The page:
public class ComplexArgTest : ConsoleAppBase
{
    public void Foo(int[] array, Person person)
    {
        Console.WriteLine(string.Join(", ", array));
        Console.WriteLine(person.Age + ":" + person.Name);
    }
}

public class Person
{
    public int Age { get; set; }
    public string Name { get; set; }
}

You can call like here.

> SampleApp.exe -array [10,20,30] -person {"Age":10,"Name":"foo"}

# including space, use escaping
> SampleApp.exe -array [10,20,30] -person "{\"Age\":10,\"Name\":\"foo bar\"}"

be careful with JSON string double quotation.

For the array handling, it can be a treat without correct JSON. e.g. one-length argument can handle without [].

Foo(int[] array)
> SampleApp.exe -array 9999

multiple-argument can handle by split with or ,.

Foo(int[] array)
> SampleApp.exe -array "11 22 33"
> SampleApp.exe -array "11,22,33"
> SampleApp.exe -array "[11,22,33]"

string argument can handle without ".

Foo(string[] array)
> SampleApp.exe -array hello
> SampleApp.exe -array "foo bar baz"
> SampleApp.exe -array foo,bar,baz
> SampleApp.exe -array "["foo","bar","baz"]"

Exit Code

If the method returns int or Task<int> or `ValueTask value, ConsoleAppFramework will set the return value to the exit code.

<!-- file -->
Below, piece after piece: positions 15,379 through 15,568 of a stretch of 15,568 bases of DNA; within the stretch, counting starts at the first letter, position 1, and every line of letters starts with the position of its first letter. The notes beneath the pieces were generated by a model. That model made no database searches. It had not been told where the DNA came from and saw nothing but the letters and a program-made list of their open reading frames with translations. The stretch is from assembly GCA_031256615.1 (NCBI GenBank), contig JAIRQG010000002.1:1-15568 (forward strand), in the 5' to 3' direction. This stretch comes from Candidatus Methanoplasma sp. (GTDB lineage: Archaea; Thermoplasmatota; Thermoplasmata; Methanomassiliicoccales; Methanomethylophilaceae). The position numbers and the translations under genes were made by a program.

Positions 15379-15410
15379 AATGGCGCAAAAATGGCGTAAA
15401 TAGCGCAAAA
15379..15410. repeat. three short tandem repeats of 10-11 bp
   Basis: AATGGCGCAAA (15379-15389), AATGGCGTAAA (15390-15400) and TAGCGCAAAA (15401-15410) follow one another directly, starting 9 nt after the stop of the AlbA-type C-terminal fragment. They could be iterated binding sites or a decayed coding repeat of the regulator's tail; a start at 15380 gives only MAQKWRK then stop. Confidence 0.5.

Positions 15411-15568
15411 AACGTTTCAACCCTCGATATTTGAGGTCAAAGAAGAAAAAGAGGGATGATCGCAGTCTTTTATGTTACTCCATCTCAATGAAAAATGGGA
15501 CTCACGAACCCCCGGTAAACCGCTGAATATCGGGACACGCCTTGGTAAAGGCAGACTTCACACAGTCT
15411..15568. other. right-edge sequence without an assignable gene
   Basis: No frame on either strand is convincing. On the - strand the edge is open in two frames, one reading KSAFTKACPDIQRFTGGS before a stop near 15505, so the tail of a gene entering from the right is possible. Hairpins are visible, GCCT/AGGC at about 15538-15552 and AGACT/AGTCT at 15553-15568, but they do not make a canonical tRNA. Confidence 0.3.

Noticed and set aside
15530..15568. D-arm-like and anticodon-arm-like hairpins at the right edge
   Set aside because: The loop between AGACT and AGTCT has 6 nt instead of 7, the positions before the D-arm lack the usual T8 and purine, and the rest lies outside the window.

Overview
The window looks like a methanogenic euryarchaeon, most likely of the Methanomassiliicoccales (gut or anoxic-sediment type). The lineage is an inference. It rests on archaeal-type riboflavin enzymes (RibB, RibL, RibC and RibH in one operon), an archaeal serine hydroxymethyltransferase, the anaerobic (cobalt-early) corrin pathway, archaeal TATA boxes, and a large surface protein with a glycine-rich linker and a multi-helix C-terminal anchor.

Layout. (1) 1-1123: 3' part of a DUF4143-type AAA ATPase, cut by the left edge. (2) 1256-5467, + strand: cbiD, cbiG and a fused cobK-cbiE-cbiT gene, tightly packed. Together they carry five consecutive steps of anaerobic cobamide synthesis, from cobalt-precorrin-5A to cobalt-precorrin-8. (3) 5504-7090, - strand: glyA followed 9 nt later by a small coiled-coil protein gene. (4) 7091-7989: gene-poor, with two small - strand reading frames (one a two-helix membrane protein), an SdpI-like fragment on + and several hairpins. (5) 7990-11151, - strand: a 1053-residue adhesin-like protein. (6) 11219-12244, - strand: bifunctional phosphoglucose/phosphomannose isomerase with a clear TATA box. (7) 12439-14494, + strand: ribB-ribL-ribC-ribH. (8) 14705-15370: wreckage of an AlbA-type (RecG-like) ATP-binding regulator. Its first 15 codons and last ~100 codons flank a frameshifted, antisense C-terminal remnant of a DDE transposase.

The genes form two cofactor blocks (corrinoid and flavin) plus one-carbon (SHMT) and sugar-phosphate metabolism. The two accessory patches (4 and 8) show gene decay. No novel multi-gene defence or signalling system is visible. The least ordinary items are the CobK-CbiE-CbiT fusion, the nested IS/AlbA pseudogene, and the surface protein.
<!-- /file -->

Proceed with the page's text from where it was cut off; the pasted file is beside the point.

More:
public class ExampleApp : ConsoleAppBase
{
    [Command("exit")]
    public int ExitCode()
    {
        return 12345;
    }
    
    [Command("exitwithtask")]
    public async Task<int> ExitCodeWithTask()
    {
        return 54321;
    }
}

NOTE: If the method throws an unhandled exception, ConsoleAppFramework always set 1 to the exit code.

CommandAttribute

CommandAttribute enables subscommand on RunConsoleAppFramework<T>()(for single type CLI app), changes command name on RunConsoleAppFramework()(for muilti type command routing), also describes the description.

RunConsoleAppFramework<App>();

public class App : ConsoleAppBase
{
    // as Root Command(no command argument)
    public void Run()
    {
    }

    [Command("sec", "sub comman of this app")]
    public void Second()
    {
    }
}
RunConsoleAppFramework();

public class App2 : ConsoleAppBase
{
    // routing command: `app2 exec`
    [Command("exec", "exec app.")]
    public void Exec1()
    {
    }
}

// command attribute also can use to class.
[Command("mycmd")
public class App3 : ConsoleAppBase
{
     // routing command: `mycmd e2`
    [Command("e2", "exec app 2.")]
    public void ExecExec()
    {
    }
}

OptionAttribute

OptionAttribute configure parameter, it can set shortName or order index, and help description.

If you want to add only description, set "" or null to shortName parameter.

public void Hello(
    [Option("n", "name of send user.")]string name,
    [Option("r", "repeat count.")]int repeat = 3)
{
}

[Command("escape")]
public void UrlEscape([Option(0, "input of this command")]string input)
{
}

[Command("unescape")]
public void UrlUnescape([Option(null, "input of this command")]string input)
{
}